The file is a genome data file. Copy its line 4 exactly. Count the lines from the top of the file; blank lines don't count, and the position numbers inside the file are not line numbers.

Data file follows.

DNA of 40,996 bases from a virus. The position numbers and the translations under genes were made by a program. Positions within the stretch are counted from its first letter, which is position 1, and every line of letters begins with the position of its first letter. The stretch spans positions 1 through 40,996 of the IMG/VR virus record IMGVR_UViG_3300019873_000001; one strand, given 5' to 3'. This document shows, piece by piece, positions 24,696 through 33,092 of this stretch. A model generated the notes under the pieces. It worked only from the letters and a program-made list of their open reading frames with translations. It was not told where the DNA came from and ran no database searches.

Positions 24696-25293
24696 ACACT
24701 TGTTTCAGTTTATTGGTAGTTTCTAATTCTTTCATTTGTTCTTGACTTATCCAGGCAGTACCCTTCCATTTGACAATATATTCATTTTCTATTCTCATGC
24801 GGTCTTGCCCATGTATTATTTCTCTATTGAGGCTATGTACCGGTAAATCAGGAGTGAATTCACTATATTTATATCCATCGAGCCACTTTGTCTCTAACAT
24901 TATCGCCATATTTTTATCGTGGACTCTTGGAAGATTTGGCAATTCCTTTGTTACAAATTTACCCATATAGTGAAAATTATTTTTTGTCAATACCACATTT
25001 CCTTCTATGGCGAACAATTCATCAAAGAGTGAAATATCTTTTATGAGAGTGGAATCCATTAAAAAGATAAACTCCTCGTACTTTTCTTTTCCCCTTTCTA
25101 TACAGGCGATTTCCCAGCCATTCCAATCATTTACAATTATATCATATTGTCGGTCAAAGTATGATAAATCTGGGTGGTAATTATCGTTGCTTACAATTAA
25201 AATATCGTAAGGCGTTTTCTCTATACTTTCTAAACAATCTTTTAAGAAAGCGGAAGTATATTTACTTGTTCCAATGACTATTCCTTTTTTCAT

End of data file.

24701 TGTTTCAGTTTATTGGTAGTTTCTAATTCTTTCATTTGTTCTTGACTTATCCAGGCAGTACCCTTCCATTTGACAATATATTCATTTTCTATTCTCATGC